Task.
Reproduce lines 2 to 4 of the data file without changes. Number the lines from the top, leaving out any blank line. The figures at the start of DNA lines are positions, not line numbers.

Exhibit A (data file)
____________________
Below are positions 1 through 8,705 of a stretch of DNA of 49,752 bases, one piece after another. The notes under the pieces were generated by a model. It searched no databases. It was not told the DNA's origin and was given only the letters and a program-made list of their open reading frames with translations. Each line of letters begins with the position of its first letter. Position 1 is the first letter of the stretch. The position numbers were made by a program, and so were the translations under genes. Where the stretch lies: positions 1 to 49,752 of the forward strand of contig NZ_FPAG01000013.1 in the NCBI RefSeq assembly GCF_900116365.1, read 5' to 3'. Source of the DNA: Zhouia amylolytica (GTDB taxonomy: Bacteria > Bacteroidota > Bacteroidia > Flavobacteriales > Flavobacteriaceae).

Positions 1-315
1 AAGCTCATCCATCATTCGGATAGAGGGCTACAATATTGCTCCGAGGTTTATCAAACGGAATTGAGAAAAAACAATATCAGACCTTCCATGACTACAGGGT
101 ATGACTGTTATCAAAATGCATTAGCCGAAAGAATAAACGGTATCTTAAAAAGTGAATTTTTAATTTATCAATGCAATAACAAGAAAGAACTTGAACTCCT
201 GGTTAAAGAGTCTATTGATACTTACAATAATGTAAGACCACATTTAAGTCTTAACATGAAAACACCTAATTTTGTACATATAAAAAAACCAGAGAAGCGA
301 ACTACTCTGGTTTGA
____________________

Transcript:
Positions 1-315
1 AAGCTCATCCATCATTCGGATAGAGGGCTACAATATTGCTCCGAGGTTTATCAAACGGAATTGAGAAAAAACAATATCAGACCTTCCATGACTACAGGGT
101 ATGACTGTTATCAAAATGCATTAGCCGAAAGAATAAACGGTATCTTAAAAAGTGAATTTTTAATTTATCAATGCAATAACAAGAAAGAACTTGAACTCCT